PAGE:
Nunavut court: when you plead guilty you better know what you’re doing
Court finds woman didn’t understand the consequences of her plea
When is a guilty plea not a guilty plea?
It’s when you say you’re guilty without being fully aware of the consequences, Justice Sue Cooper ruled last month in the Nunavut Court of Justice.
Evangeline Ittinuar of Rankin Inlet pleaded guilty this past June to one count of driving while her blood alcohol level exceeded the legal limit.
But in September she appeared again in court with a different lawyer. This time, she asked Cooper to set aside the guilty plea.
In her application, the accused woman said her former lawyer entered the plea without her knowledge or permission.
Ittinuar said she and her former lawyer discussed a “curative discharge,” but that she didn’t admit to the essential elements of the offence, Cooper said in her judgment.
Under a curative discharge, Ittinuar would pay a fine and be required to take a residential treatment program — and avoid a criminal record.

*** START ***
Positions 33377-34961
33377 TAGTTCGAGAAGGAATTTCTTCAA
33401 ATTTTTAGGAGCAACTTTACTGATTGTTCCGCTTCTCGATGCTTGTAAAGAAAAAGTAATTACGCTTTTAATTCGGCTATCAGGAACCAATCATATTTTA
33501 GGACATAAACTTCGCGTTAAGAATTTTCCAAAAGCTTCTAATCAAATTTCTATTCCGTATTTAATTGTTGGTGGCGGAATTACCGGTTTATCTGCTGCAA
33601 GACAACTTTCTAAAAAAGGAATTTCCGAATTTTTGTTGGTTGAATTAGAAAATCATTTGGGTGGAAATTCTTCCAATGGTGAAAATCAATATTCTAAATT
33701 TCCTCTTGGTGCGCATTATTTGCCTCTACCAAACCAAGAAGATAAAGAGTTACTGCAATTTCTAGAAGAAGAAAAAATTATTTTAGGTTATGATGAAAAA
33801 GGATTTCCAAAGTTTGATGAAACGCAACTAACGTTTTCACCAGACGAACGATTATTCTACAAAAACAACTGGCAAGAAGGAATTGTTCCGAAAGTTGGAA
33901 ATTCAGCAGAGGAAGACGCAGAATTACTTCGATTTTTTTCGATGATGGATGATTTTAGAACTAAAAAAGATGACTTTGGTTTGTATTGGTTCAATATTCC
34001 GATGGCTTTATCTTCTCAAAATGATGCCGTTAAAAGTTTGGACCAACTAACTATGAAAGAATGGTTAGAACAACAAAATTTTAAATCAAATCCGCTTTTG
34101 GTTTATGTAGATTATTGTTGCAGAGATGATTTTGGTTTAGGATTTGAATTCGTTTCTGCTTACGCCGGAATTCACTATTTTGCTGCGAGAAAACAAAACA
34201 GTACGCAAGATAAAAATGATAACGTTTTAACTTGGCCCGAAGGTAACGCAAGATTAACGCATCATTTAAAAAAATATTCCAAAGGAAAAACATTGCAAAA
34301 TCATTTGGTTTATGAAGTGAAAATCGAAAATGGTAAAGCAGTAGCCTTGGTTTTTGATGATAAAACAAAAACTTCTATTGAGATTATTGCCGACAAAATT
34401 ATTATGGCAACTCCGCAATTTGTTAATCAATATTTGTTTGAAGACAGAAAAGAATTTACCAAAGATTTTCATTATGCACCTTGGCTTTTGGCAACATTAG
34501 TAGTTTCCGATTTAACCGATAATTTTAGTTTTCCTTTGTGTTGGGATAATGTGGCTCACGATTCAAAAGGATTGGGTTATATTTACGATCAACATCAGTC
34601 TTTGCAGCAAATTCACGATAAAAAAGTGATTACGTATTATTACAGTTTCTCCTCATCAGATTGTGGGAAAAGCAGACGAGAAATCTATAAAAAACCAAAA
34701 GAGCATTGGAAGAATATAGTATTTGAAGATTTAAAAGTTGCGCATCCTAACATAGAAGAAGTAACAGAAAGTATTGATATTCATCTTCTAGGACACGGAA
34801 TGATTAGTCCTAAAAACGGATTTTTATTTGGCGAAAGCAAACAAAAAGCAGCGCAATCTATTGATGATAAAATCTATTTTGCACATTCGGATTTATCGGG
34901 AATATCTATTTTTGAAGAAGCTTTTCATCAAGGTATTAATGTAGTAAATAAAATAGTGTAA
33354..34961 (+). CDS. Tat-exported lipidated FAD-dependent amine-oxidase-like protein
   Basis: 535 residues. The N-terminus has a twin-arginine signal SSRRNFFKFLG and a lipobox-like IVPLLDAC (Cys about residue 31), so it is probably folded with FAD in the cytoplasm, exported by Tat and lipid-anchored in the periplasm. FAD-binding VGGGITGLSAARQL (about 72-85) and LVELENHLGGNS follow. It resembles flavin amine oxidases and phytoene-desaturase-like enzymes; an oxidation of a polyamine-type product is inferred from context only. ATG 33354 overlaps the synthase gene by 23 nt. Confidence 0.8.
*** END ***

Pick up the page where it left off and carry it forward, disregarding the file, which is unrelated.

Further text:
But when the June guilty plea was entered, she didn’t know she would also lose her driving licence for a while.
That suggests the plea was not an informed decision, Cooper said.
Cooper also said that in the Nunavut jurisdiction, it’s the practice of judges to inquire into the facts that support a guilty plea.
“If an accused does not admit the essential elements of the offence or if the court is not satisfied that the allegations make out the offence, the court will not accept the guilty plea and will set the matter for trial,” Cooper said.
Since Ittinuar now says she is innocent, it’s unlikely the court could accept her plea, Cooper said.
Cooper struck down the guilty plea and ordered a court appearance for Nov. 18 in Rankin Inlet, when the matter will either go to trial or be spoken to by lawyers.